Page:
clip_image008 In the building is a small room with the adult books and internet, the place to fill water bottles and the for sale books. Just outside the library room is a bathroom, stage area, work tables for classes, and a small kitchen where they made the wonderful smelling snacks you could buy. Also some artwork was displayed. I had my class at the table on the left. You can see my black backpack.

Upstairs was a tiny children’s library.

clip_image010 I had my sneakers on so didn’t go in. From what I could see, most titles were in English.

I really, REALLY liked the little library and hope that where ever we end up when our cruising days are over we live somewhere with a library like that.

clip_image012 Some examples of Balinese traditional painting and woodcarving. Amazingly I bought a cat like the tall one with white ears while in Kota Kinabalu. Much of what we saw being made in the small shops is actually exported so that’s why you can buy things like the cat with the striped tail in the US.


My teacher, Pak Sulendra, did most of what you see. We did the woman first and then the flowers. I say we because I actually did help. He drew a picture of the woman on one sheet of paper and I drew on this one, and then he fixed what I drew. Then he taught me how to go over the pencil with an drawing pen….very slowly! Then we started to put down the color. It is acrylic mixed with water. He would show me and then I would finish. Before we painted the woman’s hair you could see the pen lines and I am sorry they all were painted over. Up close you can see them and it gives the hair detail. The scarf still has visible ink lines. The lines on her face and the bit of white in her hair represent age, But with no saggy chin so I’m not sure that I see an older woman. Maybe Balinese women don’t get saggy chins. I also had trouble with the hibiscus because I didn’t know what they looked like in real life. My teacher obviously does. We drew then inked then put down a red wash leaving some white. Then we added yellow, then more red, then the green. I loved watching it develop layer after layer of color. By the end of the three hours I was quite tired. But I learned patience and how to use the acrylic paint that Dorothy Nagle gave me back in Subic. I hadn’t mixed in enough water. He mixed in lots of water for the initial washes.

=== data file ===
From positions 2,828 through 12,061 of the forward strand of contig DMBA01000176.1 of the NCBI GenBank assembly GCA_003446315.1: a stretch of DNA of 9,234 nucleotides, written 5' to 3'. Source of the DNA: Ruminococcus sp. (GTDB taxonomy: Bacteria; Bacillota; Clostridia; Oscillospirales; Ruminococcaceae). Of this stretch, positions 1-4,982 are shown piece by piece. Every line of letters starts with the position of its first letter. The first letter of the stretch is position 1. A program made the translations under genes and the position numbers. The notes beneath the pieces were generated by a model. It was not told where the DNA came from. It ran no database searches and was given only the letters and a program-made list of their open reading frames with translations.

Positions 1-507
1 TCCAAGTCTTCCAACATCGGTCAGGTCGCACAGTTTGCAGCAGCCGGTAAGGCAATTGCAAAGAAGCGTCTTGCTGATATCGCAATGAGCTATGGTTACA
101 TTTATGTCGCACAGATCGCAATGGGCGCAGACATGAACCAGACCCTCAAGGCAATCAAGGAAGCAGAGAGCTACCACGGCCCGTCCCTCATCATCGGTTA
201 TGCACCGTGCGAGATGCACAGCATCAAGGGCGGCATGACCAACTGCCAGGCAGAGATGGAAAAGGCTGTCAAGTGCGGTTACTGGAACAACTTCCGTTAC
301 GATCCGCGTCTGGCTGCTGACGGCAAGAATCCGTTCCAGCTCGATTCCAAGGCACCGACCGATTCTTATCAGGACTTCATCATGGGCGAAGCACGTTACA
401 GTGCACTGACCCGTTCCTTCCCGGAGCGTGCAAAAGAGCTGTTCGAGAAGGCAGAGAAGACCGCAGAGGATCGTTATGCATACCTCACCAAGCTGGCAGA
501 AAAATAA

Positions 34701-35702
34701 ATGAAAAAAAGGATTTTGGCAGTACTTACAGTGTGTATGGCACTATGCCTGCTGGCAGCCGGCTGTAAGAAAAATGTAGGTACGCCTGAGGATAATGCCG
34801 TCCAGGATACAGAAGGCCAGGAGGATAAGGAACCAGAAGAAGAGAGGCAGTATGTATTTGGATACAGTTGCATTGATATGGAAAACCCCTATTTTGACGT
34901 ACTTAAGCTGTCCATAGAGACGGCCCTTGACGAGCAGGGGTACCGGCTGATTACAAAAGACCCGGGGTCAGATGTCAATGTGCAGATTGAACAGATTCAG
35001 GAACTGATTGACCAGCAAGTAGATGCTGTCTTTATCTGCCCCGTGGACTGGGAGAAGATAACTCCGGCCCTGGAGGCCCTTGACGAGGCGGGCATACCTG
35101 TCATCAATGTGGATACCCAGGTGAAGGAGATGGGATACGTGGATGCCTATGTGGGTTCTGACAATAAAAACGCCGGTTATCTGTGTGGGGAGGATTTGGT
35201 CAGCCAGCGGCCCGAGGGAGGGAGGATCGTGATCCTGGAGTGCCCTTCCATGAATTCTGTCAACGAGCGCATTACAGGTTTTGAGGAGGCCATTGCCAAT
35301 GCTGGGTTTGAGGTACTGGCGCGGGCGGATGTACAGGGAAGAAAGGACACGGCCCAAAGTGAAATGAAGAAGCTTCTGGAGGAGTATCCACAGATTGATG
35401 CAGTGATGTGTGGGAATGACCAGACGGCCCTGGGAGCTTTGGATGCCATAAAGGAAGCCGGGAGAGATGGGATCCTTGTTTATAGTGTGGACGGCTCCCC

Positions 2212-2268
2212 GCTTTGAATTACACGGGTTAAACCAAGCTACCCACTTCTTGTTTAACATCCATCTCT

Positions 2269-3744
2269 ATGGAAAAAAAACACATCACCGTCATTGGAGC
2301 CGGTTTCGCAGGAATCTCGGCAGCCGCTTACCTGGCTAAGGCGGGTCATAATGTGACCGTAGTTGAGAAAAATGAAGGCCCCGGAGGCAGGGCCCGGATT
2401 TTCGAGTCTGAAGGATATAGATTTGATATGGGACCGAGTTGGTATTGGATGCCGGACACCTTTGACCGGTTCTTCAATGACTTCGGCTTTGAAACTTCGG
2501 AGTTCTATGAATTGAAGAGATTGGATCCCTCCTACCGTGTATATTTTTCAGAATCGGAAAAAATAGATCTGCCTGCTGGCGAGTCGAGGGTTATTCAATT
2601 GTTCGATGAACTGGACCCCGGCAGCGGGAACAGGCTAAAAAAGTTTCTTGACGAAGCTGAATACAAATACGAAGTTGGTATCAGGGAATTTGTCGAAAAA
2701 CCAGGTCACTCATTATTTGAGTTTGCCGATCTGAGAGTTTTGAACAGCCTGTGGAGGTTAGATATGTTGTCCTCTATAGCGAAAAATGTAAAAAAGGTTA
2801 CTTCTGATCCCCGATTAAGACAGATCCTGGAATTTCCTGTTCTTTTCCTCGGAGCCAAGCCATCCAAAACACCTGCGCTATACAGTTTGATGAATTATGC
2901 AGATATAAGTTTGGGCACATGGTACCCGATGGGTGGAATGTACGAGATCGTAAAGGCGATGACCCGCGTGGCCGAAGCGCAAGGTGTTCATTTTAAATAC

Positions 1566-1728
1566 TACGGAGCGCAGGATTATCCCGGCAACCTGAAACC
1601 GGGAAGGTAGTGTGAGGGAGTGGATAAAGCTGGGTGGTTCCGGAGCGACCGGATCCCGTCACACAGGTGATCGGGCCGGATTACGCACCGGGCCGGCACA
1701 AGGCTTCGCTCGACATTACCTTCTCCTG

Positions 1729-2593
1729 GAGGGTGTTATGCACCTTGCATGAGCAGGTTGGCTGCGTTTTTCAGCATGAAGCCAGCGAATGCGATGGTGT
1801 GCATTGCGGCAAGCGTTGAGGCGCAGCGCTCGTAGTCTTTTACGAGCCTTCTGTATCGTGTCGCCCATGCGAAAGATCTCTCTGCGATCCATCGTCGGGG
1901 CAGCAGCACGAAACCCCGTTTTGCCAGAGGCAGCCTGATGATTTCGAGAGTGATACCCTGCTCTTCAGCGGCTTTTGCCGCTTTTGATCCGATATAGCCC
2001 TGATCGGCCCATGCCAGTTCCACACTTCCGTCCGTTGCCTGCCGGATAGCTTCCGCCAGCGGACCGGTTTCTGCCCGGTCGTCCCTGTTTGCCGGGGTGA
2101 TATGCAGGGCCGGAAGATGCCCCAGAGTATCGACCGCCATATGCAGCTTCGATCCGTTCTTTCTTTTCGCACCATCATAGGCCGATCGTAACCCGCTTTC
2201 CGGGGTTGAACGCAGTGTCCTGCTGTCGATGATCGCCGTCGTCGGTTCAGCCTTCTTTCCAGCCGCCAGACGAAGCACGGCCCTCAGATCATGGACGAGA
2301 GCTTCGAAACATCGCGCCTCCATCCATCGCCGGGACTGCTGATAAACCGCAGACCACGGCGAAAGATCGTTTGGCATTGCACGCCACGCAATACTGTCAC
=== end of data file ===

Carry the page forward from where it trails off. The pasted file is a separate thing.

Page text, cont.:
That afternoon I followed the map Pak Sulendra had drawn for me to the local art supply store. I bought the same drawing pens and 2 brushes like he had. One can only hope (and practice!)